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Alumni profile: Kelly Campagnola

Story by Kurtis Rideout

Through her work as a lawyer, Kelly Campagnola (BA '11) is aiming to improve how the justice system works for Indigenous peoples.

An associate at the Toronto office of the multinational law firm Gowling WLG, Campagnola has worked closely with the Métis Nation of Ontario.

"One of my passions is restorative justice," Campagnola says. "This year the Métis Nation of Ontario developed a restorative justice program. I wrote the proposal and helped them get funding and I'm really proud of that."

Restorative justice is a system of justice that focuses on the rehabilitation of criminal offenders through reconciliation with the victims of crime and the community.

Kelly Campagnola
Kelly Campagnola

During her time at Gowling, Campagnola has also worked with Jaimie Lickers, a partner at the firm well-known for her work with Indigenous communities on matters including taxation, trusts, self-government and consultation issues. Lickers was recently named national leader of the firm's Indigenous Practice Group.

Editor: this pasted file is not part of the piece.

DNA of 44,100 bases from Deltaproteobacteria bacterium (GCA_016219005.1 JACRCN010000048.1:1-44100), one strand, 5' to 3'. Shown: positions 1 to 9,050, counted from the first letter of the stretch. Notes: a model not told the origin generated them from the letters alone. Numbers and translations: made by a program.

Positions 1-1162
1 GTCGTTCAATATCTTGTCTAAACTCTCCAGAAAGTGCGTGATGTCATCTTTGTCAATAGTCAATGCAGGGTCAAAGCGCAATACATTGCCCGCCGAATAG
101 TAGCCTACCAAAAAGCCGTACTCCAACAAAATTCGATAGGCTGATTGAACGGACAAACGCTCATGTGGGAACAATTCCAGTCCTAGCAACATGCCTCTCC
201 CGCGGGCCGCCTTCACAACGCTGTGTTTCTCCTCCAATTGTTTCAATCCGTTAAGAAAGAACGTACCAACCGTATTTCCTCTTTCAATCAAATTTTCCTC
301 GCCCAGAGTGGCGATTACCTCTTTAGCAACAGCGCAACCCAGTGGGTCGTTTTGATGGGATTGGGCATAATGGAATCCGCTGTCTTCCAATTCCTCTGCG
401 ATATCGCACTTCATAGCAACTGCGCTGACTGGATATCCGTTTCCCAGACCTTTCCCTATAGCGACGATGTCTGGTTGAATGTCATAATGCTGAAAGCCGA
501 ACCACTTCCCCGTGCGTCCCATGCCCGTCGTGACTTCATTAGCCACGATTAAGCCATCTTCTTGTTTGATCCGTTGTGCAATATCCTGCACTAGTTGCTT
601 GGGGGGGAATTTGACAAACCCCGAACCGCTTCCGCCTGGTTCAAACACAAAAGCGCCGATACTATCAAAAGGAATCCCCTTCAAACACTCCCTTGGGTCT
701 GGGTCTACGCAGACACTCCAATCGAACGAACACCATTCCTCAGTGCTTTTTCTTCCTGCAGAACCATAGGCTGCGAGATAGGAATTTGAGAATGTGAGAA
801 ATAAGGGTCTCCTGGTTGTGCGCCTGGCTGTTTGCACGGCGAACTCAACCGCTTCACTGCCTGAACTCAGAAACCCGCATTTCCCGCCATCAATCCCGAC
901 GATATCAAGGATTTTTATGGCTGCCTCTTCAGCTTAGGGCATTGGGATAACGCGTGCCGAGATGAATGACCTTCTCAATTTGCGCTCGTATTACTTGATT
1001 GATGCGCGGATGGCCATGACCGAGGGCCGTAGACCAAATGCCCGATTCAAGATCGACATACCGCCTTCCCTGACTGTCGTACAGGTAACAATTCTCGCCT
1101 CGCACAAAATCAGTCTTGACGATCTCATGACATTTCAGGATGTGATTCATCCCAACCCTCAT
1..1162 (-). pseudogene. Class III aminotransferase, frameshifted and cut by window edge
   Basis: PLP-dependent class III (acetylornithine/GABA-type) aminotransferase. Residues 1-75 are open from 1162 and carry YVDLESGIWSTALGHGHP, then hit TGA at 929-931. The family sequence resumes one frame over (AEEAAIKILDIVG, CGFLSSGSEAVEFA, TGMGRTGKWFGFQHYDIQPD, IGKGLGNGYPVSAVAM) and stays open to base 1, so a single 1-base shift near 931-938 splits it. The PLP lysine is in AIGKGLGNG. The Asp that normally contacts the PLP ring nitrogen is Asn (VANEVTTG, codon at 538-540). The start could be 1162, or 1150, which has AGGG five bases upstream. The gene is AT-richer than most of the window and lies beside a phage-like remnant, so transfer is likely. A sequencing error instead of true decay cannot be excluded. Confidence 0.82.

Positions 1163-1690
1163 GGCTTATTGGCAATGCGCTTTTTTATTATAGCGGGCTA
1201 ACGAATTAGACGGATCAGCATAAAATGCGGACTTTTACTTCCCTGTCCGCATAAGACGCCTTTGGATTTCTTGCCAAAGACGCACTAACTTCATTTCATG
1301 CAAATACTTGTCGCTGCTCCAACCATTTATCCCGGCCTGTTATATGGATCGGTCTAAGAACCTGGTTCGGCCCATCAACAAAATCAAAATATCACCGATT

"It's incredible to help communities advocate for themselves."

- Kelly Campagnola

"She brings me in on a lot of her files and she's a mentor to me," Campagnola says. "It's incredible to help communities advocate for themselves."

Campagnola received an undergraduate degree in environmental studies from Laurier in 2011 before attending the University of Ottawa for law school. She says her time at Laurier was characterized by positive relationships and experiences, but was also a time of self-discovery and reflection.

During a second-year history course taught by Jody Decker, Campagnola says her eyes were opened to the realities of colonialism.

"The course had a huge impact on me deciding to embrace my Indigenous heritage," she says.

Campagnola's experiences as a Métis person growing up in South Porcupine – a small town near Timmins, Ontario – also fuelled her commitment to work with Indigenous communities.

"Learning in my undergrad about the colonial history of Canada and the reason why Indigenous people tend to trend behind other Canadians, it was so eye-opening," Campagnola says. "It made me realize that I wanted to take up the fight to represent Indigenous communities and help them fight for what they deserve and what was promised in treaty."